It’s hard to give a general answer that will work for everyone’s house, because there are too many variables to consider. Still, without knowing anything about your house, and working solely from your question, I will try to answer your question by considering what the important factors are:
How old are the windows and doors in your house today?
Even under the best circumstances, a house will age. Time just works on it, and Mother Nature is constantly trying to “take it back” into her tender mercies, so to speak. As the house ages, so too to all of its components. Properly protected and cared for, we can expect the typical house in the Puget Sound – where most house are made on the basis of a wood frame – to last a lifetime. Over the past century, the quality of homes varied back and forth as the decades passed by. It’s hard to define each exact time period, but one springs to mind. In the 1920s, homes seemed to be made more simply and more solidly. Wood was in plentiful supply then, so why not make it from wood. Back then, if you had some basic carpentry skills, you could buy a house plan from a catalog, and off you go! Today, of course, homes are far more complex, and there are laws around the construction of them. Not anyone can roll up their sleeves today and build their own home.
If your window frames – I say ‘frames’ because many panes have long been replaced, perhaps several times – are a hundred years old, it is very likely they are not keeping the warm air in, or the elements out. Over that time, the very shape of your house will have changed, and the window frame will have changed shape with it. In addition, as wood ages, it warps slightly. The older it is, the more it is likely to have warped. It’s not a huge difference, but more a question of a slight change that allows air to draft in where there was an almost perfect seal when the house was built. In many cases, the mere replacement of windows in a house will vastly improve its energy efficiency. In addition – and this is something I personally noticed in my home when I replaced our living room windows – the street and ambient noise levels dropped significantly. A good night’s sleep is worth something.
Are the window frames decaying or broken?
Windows and window frames have to perform several duties in your house. In addition to that, they have actual moving parts. If you open and close a window several times a day, and the window survives baking summer heat and freezing winter cold, over many decades, and still be expected to deliver the perfect insulation from the elements, you can see how challenging window design and construction can be. Thankfully, today’s modern manufacturing techniques produce far superior quality and for less money. The technology that goes into windows is extraordinary.
If you are replacing wood frame windows, and you’ve found that the wood is actually crumbling to the touch, then definitely, replacement will make a huge difference to your house.
Another point to consider, if your wood frame windows are disintegrating to that degree, there may be a wood problem beyond the window frame itself. Often, a window might be in better shape than the wood around it. That is, part of the house. And that brings me to the next topic: The inspection.
Getting your windows and doors inspected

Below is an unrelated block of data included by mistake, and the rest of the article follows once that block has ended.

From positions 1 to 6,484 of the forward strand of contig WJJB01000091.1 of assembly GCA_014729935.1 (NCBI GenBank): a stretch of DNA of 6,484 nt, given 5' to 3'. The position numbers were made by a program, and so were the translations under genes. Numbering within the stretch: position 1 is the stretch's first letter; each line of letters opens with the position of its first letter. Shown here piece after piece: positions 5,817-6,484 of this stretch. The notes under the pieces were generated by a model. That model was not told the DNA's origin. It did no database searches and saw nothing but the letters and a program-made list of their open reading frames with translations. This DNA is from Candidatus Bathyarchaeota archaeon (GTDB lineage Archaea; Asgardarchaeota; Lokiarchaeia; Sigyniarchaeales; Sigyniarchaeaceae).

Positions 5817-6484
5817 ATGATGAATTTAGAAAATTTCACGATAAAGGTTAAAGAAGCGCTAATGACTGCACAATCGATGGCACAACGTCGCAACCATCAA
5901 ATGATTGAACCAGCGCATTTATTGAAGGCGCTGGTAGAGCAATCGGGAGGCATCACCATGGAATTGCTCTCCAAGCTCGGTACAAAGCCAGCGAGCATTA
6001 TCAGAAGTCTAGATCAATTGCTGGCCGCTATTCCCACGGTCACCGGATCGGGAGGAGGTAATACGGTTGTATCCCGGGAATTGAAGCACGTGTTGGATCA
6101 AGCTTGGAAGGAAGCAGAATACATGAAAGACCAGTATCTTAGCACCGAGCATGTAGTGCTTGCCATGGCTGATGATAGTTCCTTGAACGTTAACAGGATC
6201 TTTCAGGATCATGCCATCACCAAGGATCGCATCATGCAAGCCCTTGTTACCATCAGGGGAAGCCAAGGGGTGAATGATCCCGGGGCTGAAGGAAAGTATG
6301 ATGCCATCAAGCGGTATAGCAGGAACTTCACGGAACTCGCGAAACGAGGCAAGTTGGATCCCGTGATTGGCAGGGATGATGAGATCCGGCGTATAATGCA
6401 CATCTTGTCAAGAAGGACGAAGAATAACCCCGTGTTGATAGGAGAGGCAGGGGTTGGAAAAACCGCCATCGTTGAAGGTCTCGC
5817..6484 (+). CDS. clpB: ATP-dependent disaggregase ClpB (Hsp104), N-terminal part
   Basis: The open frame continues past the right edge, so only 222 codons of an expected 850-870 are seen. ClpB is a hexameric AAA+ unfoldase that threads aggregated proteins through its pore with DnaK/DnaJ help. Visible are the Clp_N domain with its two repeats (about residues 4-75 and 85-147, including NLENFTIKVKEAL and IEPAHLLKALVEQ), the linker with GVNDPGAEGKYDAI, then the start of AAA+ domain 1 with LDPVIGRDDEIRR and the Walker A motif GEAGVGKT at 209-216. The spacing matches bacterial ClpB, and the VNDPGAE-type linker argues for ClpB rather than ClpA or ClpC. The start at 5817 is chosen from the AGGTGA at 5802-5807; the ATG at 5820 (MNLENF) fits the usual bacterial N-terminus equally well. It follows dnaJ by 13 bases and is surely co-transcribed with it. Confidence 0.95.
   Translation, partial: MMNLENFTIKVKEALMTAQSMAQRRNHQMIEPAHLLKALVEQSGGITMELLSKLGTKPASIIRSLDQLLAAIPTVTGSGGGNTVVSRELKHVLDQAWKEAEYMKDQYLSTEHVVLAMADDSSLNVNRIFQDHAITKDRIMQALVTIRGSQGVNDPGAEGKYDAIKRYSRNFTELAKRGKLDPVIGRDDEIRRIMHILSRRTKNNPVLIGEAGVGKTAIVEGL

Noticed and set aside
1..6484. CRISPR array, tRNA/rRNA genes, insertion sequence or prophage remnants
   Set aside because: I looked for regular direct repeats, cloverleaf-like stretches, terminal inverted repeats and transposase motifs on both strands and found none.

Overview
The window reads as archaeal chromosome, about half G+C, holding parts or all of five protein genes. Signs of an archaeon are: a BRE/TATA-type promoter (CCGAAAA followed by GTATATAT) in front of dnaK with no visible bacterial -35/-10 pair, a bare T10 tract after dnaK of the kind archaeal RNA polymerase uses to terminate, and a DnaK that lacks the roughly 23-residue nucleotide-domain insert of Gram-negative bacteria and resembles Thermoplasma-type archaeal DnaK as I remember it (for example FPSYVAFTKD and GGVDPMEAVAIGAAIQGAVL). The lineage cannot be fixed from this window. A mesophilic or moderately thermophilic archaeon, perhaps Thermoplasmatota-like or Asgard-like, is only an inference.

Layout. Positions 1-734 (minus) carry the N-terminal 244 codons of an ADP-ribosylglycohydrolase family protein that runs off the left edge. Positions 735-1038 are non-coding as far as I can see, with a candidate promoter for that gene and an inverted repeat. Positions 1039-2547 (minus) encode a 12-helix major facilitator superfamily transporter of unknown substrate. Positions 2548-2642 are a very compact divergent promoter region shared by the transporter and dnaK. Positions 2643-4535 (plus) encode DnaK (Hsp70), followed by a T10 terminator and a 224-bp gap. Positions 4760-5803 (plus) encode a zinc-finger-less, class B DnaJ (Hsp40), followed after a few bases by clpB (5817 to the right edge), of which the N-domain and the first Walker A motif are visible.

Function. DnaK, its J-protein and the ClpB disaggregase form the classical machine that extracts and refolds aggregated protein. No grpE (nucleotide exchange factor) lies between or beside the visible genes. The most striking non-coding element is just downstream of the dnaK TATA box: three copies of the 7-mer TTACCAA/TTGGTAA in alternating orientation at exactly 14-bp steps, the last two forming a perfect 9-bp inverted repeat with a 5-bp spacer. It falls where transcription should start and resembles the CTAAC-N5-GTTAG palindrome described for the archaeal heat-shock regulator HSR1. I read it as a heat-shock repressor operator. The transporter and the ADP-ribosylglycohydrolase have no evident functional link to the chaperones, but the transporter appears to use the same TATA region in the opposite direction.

It’s always good to know exactly where you are before you head out on a journey. Most windows and doors companies will pay you a visit if they understand you are serious about the work you are planning doing. Most such providers know that must invest a certain portion of their business time simply visiting new prospects, and you can likely get a solid inspection and work estimate from your provider either at no cost, or at a nominal price that is usually offset later against any work you give them. The beauty of getting the windows inspected is this: Most experienced contractors know that if they find a problem, they are likely to be first in line to provide a solution to it. For that reason alone, it is easy to believe, they will be eager to find a problem if there is one. If there is, indeed, a problem that goes beyond the actual window (or door), it’s good to find out now, before you commit to any big window project. If it does turn out to be a big repair, you might need time to muster the cash. To find such a problem in the middle of a window replacement project might put you in a difficult position. Know early.
The best time of year to replace windows or doors
Any contract work going on in your home has the potential for discomfort, you could say. Even though the time a window is gone and the new one installed is relatively short, if you are replacing your windows in the depths of winter and there’s an ice storm approaching, you need to plan for that. With a whole window and its frame gone from your living room, that living room will get cold quickly. For that reason, it’s good to plan ahead. If you don’t have to worry about kids getting frostbite while the house goes into a deep freeze, the winter is actually a great time to get your windows replaced, and for two distinct reasons (1) window installation companies tend to have more time, and therefore probably more attractive rates, in the winter because they want to hold on to their ‘summer teams’ with work all year round, and (2) you’ll know very quickly if there are any insulation issues post-installation!
Check for seasonal rebates too. Just like the installers, the windows manufacturers themselves like to keep their factories humming evenly all year long. Much of their cost is fixed, so they’re burning cash whether the factory is producing or not, so they often off special deals to their installers – and you the homeowner – if inclement weather does not bother you.